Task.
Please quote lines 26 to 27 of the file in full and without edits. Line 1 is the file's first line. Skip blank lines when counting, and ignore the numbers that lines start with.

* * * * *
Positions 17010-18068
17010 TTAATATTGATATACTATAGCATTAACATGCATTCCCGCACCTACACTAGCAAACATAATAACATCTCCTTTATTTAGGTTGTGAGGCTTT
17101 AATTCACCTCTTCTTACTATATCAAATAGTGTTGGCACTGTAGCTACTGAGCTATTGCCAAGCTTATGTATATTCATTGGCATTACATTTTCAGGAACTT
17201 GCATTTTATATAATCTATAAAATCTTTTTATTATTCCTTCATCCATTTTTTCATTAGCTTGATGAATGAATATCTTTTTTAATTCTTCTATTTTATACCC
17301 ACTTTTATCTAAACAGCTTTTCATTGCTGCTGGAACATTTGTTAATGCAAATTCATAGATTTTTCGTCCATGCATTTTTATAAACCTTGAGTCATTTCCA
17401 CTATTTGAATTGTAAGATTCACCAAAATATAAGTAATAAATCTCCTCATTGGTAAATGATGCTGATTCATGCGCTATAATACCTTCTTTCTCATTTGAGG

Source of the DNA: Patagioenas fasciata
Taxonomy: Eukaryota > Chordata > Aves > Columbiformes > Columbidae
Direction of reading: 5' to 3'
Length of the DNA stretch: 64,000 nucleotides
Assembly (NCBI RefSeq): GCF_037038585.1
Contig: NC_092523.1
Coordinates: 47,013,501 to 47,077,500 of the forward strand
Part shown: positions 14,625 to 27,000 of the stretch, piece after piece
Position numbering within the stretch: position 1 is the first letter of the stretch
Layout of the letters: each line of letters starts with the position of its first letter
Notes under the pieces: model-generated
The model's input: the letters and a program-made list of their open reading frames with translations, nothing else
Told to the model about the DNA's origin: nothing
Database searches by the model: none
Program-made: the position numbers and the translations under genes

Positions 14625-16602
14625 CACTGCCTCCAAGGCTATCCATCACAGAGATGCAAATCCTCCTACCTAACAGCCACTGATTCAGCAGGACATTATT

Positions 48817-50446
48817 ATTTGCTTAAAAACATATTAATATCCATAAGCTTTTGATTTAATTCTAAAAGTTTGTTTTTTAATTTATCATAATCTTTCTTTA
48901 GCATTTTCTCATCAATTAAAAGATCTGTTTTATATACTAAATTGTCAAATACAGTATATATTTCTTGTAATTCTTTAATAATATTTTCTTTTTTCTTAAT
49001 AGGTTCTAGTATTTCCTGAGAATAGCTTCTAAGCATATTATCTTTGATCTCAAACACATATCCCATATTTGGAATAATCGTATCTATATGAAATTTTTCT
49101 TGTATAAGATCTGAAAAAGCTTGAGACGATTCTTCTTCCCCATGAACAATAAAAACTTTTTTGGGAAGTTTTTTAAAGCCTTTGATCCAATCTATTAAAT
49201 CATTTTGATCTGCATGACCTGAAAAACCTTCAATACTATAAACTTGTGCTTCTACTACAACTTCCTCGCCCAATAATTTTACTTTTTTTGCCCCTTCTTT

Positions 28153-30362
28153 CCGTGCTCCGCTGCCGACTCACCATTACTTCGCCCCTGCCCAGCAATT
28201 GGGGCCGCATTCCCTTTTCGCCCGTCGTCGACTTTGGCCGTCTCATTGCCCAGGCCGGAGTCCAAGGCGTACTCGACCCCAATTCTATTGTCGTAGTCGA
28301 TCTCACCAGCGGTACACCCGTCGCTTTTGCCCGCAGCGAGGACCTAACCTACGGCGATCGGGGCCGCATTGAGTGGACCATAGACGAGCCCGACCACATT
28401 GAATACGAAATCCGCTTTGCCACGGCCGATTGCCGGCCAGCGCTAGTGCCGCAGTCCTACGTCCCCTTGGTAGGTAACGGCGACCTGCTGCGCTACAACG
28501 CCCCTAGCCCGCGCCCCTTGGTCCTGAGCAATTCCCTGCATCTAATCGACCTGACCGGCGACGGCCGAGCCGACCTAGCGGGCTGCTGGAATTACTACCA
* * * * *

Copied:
48901 GCATTTTCTCATCAATTAAAAGATCTGTTTTATATACTAAATTGTCAAATACAGTATATATTTCTTGTAATTCTTTAATAATATTTTCTTTTTTCTTAAT
49001 AGGTTCTAGTATTTCCTGAGAATAGCTTCTAAGCATATTATCTTTGATCTCAAACACATATCCCATATTTGGAATAATCGTATCTATATGAAATTTTTCT